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Network Working Group J. Peterson Request for Comments: 4079 NeuStar Category: Informational July 2005

                  A Presence Architecture for the
              Distribution of GEOPRIV Location Objects

Status of This Memo

 This memo provides information for the Internet community.  It does
 not specify an Internet standard of any kind.  Distribution of this
 memo is unlimited.

Copyright Notice

 Copyright (C) The Internet Society (2005).


 GEOPRIV defines the concept of a 'using protocol' -- a protocol that
 carries GEOPRIV location objects.  GEOPRIV also defines various
 scenarios for the distribution of location objects that require the
 concepts of subscriptions and asynchronous notifications.  This
 document examines some existing IETF work on the concept of presence,
 shows how presence architectures map onto GEOPRIV architectures, and
 moreover demonstrates that tools already developed for presence could
 be reused to simplify the standardization and implementation of

Table of Contents

 1. Introduction ....................................................2
 2. Framework Analysis ..............................................2
 3. Presence Architecture for GEOPRIV ...............................3
 4. GEOPRIV Extensions to PIDF ......................................5
 5. Security Considerations .........................................5
 6. Acknowledgements ................................................5
 7. Informative References ..........................................6

Peterson Informational [Page 1] RFC 4079 GEOPRIV Presence Arch July 2005

1. Introduction

 GEOPRIV is a standard for the transmission of location information
 and privacy policies over the Internet.  Location information is a
 description of a particular spatial location, which may be
 represented as coordinates (via longitude, latitude, and so on), as
 civil addresses (such as postal addresses), or in other ways.
 GEOPRIV focuses on the privacy and security issues, from both a
 technology perspective and a policy perspective, of sharing location
 information over the Internet; it essentially defines a secure
 container class capable of carrying both location information and
 policy data governing the distribution of this information.  GEOPRIV
 also defines the concept of a 'using protocol' -- a protocol that
 carries the GEOPRIV location object.
 Presence is a service defined in RFC2778 [2] that allows users of a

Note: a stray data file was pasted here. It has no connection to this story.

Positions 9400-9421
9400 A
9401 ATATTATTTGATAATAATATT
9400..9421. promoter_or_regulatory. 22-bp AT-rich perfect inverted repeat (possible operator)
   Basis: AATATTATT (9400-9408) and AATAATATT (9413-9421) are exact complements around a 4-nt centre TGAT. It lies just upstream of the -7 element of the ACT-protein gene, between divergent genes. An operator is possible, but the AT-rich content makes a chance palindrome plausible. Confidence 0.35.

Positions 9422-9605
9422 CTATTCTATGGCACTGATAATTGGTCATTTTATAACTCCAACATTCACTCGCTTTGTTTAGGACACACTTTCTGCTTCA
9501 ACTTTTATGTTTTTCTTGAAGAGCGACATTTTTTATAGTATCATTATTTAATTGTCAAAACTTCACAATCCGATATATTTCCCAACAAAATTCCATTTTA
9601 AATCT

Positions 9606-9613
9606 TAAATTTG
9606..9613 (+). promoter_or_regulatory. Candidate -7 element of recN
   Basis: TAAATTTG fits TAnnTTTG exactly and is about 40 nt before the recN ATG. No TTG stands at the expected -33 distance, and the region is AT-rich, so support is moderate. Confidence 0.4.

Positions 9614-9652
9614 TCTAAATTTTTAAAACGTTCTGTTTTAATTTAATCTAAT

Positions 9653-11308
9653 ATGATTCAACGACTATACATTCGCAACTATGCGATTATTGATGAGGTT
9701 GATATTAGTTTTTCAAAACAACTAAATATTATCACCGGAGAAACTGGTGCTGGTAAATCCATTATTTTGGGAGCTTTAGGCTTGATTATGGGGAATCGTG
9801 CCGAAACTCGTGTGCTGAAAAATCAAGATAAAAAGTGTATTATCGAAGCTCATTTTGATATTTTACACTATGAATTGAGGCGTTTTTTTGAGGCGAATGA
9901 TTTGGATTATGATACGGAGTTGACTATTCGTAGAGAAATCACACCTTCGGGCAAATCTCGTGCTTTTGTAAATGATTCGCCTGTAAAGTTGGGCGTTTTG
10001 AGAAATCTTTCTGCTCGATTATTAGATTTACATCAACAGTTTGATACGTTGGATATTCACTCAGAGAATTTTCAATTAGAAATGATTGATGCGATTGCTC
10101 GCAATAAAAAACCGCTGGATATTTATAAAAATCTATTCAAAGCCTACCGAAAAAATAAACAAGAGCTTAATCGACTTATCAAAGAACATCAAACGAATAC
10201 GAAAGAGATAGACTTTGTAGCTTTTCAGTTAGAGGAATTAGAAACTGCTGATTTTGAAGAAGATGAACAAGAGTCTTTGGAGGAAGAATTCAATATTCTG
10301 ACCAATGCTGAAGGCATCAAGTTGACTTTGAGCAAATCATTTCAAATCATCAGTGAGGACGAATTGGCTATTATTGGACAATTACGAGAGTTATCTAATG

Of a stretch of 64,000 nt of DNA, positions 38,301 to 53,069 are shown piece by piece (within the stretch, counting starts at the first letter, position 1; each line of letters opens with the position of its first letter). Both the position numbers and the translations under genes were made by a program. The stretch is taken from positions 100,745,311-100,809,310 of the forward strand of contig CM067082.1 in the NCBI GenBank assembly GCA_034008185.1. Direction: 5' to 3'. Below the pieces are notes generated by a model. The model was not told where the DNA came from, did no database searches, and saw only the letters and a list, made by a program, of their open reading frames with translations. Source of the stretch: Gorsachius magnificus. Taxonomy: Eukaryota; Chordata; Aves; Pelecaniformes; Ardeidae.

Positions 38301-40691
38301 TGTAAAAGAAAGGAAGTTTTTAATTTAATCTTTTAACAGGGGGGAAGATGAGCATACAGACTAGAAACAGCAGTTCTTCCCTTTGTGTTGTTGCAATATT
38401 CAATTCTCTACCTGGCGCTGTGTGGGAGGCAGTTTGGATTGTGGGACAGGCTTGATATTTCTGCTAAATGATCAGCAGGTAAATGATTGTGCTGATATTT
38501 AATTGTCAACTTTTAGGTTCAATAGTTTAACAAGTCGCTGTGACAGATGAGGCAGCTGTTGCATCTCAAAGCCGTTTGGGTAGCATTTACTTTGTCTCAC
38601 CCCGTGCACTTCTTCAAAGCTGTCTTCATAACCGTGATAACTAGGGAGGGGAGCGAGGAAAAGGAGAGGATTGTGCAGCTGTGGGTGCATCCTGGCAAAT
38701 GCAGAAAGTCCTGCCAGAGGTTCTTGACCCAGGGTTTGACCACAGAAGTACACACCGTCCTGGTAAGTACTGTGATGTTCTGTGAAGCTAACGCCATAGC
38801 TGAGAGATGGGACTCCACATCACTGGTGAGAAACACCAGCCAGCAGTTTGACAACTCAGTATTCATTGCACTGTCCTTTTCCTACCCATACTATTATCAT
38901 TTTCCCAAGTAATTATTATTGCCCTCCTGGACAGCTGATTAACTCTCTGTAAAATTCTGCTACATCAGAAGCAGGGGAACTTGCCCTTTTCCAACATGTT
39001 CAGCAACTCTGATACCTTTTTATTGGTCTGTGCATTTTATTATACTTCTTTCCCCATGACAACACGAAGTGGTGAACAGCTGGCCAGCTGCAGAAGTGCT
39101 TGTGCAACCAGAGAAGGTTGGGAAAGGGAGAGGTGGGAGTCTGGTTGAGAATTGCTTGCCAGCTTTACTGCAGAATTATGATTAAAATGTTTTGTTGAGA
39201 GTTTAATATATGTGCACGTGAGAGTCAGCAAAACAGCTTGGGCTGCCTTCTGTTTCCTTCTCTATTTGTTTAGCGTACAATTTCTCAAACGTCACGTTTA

communications service to monitor one another's availability and
 disposition in order to make decisions about communicating.  Presence
 information is highly dynamic, and it generally characterizes whether
 a user is online or offline, busy or idle, away from communications
 devices or nearby, and the like.
 This document shows the applicability of presence to GEOPRIV and
 shows that a presence protocol could be a suitable using protocol for
 GEOPRIV.  This document is not intended to demonstrate that presence
 is the only method by which GEOPRIV location objects might be
 distributed.  However, there are numerous applications of GEOPRIV
 that depend on the fundamental subscription/notification architecture
 that also underlies presence.

2. Framework Analysis

 The GEOPRIV framework [1] defines four primary network entities: a
 Location Generator, a Location Server, a Location Recipient, and a
 Rule Holder.  Three interfaces between these entities are defined,
 including a publication interface and a notification interface.
 GEOPRIV specifies that a 'using protocol' is employed to transport
 location objects from one place to another.  If the publication
 interface and notification interface are network connections, then a
 using protocol would be responsible for the transmission of the
 location object.  Location Recipients may request that a Location
 Server provide them with GEOPRIV location information concerning a
 particular Target.  The Location Generator publishes Location
 Information to a Location Server, which, in coordination with
 policies set by the Rule Maker, distributes the location information
 to Location Recipients as necessary.

Peterson Informational [Page 2] RFC 4079 GEOPRIV Presence Arch July 2005

 The GEOPRIV requirements document shows three scenarios for the use
 of the GEOPRIV protocol.  In some of these scenarios (such as the
 third), a Location Recipient sends some kind of message to the
 Location Server to request the periodic transmission of location
 information.  The location of a GEOPRIV Target is likely to vary over
 time (if the Target is a person, or something similarly mobile), and
 consequently the concept of a persistent subscription to the location
 of a Target resulting in periodic notification is valuable to
 GEOPRIV.  In other scenarios, a Location Recipient may request a one-
 time notification of the geographical location of the Target.
 GEOPRIV places few requirements on using protocols.  However, it is
 clear from the description above that there must be some mechanism
 allowing Location Recipients to establish a persistent subscription
 in order to receive regular notification of the geographical location
 of a Target as their location changes over time.  There must also be
 a way for Location Generators to publish location information to a
 Location Server that applies further policies for distribution.
 This document adopts a model in which the using protocol is
 responsible for requesting subscriptions, handling publications, and
 sending notifications.  There are other models for GEOPRIV in which
 these operations might be built into location objects themselves.
 However, there is a significant amount of pre-existing work in the
 IETF related to managing publications, subscriptions, and
 notifications for data sets that vary over time.  In fact, these
 concepts all correspond exactly to architectures for presence that
 have been developed in support of real-time communications
 applications such as instant messaging, voice and video sessions.
 Note that in some GEOPRIV scenarios, the Location Recipient does not
 actively request the location of a Target; rather, it receives an
 unsolicited notification of Target's location.  This document focuses
 on the use of presence only for scenarios in which the Location
 Recipient actively solicits location information.  However, it is
 possible that many of these base operations of the
 subscription/notification framework of presence could be reused for
 cases in which the Location Recipient is passive.

3. Presence Architecture for GEOPRIV

 The Common Profile for Presence [4] (CPP) defines a set of operations
 for delivery of presence information.  These primarily consist of
 subscription operations and notification operations.  A subscription
 creates a persistent connection between a 'watcher' (which
 corresponds to the Location Recipient of GEOPRIV) and a 'presentity'